The idea of food chains and food webs in the animal kingdom is simple: Remove a link or thread, and the system is broken. But nature is complex, and it’s not always clear how the absence of one species may impact others.
Other times, the connection is devastatingly clear.
Argentina’s wild vicuñas are close relatives of alpacas and llamas. For decades, vicuñas, pumas and condors have been intrinsically connected, sustaining the high Andes ecosystem of Argentina’s San Guillermo National Park: Vicuñas grazed the grass. Pumas preyed extensively upon the vicuña. And condors depended on the pumas’ leftovers.
That is, until recent years, when one by one, each of these relationships unraveled across the landscape after a mange outbreak decimated the park’s vicuña population in less than five years.
What happens when a disease disrupts a protected ecosystem so forcefully that cascading consequences are felt by nearly all wildlife and plants within it?
A study published in the journal Ecology Letters examines how the mange outbreak among vicuñas restructured tightly linked food-chain interactions that were previously driven by pumas, also called mountain lions or cougars.
It also illustrates how even remote parks are not fully safe from human impacts. A recent UC Davis study indicates the mange outbreak stemmed from domestic llamas introduced to private lands outside the park.
“This preserve is about as remote as you can get, with very little human interaction, and yet it is still not safe from human activities occurring hundreds of miles away,” said co-leading author Justine Smith, as assistant professor with the UC Davis Department of Wildlife, Fish and Conservation Biology. “Pathogens can take hold quickly, leaving animals with little time to respond or adapt. We might see unintended consequences that we should be preparing for when managing at-risk populations of wildlife.”
Sarcoptic mange is a highly contagious disease in which parasitic mites burrow under the skin, making it too painful to move and forage. Many animals starve or become easy prey.
When the study’s authors began to see mange rapidly spread through the park, they were already studying pumas and vicuñas there. They switched gears to study the chain reaction of the disease outbreak in 2015.
They tracked condors, pumas and vicuñas with GPS devices and used a combination of on-the-ground vegetation surveys and remote sensing data from satellites to analyze landscape changes. Researchers and field technicians also collected data on vicuña densities, mange prevalence and puma hunting behavior.
Their findings show that introduced disease can cause rapid and catastrophic changes to wildlife populations and their ecosystems.
“The changes to the landscape were really evident even as we were collecting the data to confirm these patterns,” said co-leading author Julia Monk, a Ph.D. candidate at Yale School of the Environment. “We went from seeing condors daily to going months on end without encountering them, and the open plains that were practically bare when I started working in the park had exploded with vegetation by my next field season. ”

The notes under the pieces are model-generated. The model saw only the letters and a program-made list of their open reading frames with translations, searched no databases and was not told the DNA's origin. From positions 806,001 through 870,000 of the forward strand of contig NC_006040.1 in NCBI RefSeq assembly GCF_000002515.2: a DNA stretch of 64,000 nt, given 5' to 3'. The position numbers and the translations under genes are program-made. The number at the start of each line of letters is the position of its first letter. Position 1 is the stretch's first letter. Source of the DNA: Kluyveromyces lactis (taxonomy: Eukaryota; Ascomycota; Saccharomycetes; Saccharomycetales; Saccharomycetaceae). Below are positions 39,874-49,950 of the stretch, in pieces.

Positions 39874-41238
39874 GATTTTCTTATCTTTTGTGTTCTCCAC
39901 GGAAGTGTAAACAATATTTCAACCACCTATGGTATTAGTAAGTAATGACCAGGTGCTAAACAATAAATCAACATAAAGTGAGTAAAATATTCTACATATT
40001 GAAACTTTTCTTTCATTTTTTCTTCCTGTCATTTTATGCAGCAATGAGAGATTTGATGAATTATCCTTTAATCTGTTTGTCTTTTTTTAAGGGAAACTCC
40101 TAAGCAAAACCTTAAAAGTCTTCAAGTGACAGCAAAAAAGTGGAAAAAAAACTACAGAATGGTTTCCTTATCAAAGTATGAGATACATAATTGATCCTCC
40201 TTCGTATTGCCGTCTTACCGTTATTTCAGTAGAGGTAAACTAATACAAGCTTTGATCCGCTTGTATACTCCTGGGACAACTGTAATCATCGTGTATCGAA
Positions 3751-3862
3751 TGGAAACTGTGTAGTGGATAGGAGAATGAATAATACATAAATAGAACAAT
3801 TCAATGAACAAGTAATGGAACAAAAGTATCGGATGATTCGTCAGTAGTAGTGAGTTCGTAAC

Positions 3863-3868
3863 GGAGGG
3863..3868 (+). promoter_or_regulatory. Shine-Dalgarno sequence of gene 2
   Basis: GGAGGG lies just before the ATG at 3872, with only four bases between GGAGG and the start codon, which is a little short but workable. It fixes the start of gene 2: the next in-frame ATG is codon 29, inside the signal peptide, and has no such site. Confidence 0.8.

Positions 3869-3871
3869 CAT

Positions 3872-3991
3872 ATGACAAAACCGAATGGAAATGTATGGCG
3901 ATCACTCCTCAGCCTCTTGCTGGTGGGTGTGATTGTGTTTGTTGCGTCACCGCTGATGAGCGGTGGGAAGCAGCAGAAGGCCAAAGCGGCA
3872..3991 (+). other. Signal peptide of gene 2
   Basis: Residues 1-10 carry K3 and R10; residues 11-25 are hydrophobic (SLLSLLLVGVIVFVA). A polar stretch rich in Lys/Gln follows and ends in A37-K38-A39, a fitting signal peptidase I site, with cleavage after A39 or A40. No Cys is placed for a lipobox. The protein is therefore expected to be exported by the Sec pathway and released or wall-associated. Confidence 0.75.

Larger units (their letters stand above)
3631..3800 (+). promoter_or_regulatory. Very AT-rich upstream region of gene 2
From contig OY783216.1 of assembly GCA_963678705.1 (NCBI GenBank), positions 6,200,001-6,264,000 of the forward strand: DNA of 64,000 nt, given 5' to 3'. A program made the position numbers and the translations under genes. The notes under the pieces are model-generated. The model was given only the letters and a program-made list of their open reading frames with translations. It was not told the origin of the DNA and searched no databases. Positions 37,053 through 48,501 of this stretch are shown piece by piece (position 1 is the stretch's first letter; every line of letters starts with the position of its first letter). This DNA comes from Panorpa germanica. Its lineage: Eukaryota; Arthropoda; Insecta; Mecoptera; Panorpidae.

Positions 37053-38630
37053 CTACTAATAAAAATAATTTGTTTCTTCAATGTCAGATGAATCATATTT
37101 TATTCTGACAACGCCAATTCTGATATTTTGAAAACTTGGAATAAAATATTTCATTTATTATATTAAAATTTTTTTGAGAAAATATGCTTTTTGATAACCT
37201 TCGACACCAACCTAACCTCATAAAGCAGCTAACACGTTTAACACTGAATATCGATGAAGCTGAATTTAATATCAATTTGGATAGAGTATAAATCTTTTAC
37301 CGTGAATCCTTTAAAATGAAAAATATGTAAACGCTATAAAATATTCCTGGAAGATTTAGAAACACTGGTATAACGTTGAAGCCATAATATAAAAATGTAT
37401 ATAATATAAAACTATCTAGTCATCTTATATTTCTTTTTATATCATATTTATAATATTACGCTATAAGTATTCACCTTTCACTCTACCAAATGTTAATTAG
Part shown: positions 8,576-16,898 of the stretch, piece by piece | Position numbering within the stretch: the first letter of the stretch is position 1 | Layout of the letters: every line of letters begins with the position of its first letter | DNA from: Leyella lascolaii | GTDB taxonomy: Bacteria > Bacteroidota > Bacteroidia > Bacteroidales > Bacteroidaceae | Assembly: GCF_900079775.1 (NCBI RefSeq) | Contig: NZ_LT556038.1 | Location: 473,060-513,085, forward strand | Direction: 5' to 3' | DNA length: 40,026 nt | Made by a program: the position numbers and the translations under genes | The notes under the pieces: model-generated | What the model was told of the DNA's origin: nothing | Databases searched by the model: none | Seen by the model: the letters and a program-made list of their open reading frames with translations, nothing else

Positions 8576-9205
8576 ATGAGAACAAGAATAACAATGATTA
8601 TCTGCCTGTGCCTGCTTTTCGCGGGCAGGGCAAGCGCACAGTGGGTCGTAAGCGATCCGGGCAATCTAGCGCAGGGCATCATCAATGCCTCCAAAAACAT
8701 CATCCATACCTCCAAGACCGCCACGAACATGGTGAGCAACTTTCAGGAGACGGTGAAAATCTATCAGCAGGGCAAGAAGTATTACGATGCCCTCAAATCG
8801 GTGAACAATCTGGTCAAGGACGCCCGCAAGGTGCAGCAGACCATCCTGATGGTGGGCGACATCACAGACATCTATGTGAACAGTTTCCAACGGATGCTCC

Tiny mite, big changes
Before the outbreak, pumas had been the biggest threat to vicuñas, whose grazing strategy was designed around avoiding them. But the tiny mite turned out to be the much bigger threat.
The study found that vicuñas plummeted from more than 17 individuals per square kilometer before the outbreak, to 1 per square kilometer by 2020. Condors, which were the primary scavengers and abundant in the system, eventually left the park entirely when their food source disappeared.
The impact on pumas, the park’s top carnivore, is less clear, as tracking collars were only operational through 2017. The authors know that at least one puma they monitored starved to death, though puma sightings remained common throughout the study. Anecdotally, the authors also observed animals switching prey to smaller items, such as an instance where a puma was hunting a tuco-tuco, a small rodent.
The changes among the animals also brought massive change to the landscape. Bare ground became covered in grasses over huge expanses visible from space. Vegetation increased up to 900% in areas where vicuñas preferentially foraged to avoid becoming puma prey. There is some concern this growth could spark a population explosion of European hares, although more research is needed to verify those concerns.
“We don’t really know how or if these systems will recover,” Smith said. “Will they return to the system we knew, or will a new balance emerge from these dynamics? It’s hard to predict.”
The scientists say the study also highlights the importance of baseline monitoring, basic research and supporting the capacity of scientists outside the United States.
“Continuing to support our colleagues in Argentina who have worked for decades to understand and protect this unique system will be vital for tracing the continuing effects of the disease and for promoting the ecosystem’s recovery,” Monk said.
Additional co-authoring institutions include Fundación Rewilding Argentina, INIBIOMA-CONICET in Argentina, University of Wisconsin-Madison, Smithsonian National Zoo and Conservation Biology Institute, Universidad Nacional de La Plata in Argentina, and UC Berkeley.
The research was supported by the National Geographic Society, Yale University, UC Berkeley, CONICET and other conservation organizations.
- Justine Smith, UC Davis Wildlife, Fish and Conservation Biology, email@example.com
- Julia Monk, Yale School of the Environment, firstname.lastname@example.org
- Emiliano Donadio, Fundación Rewilding Argentina, email@example.com
- Kat Kerlin, UC Davis News and Media Relations, 530-750-9195, firstname.lastname@example.org
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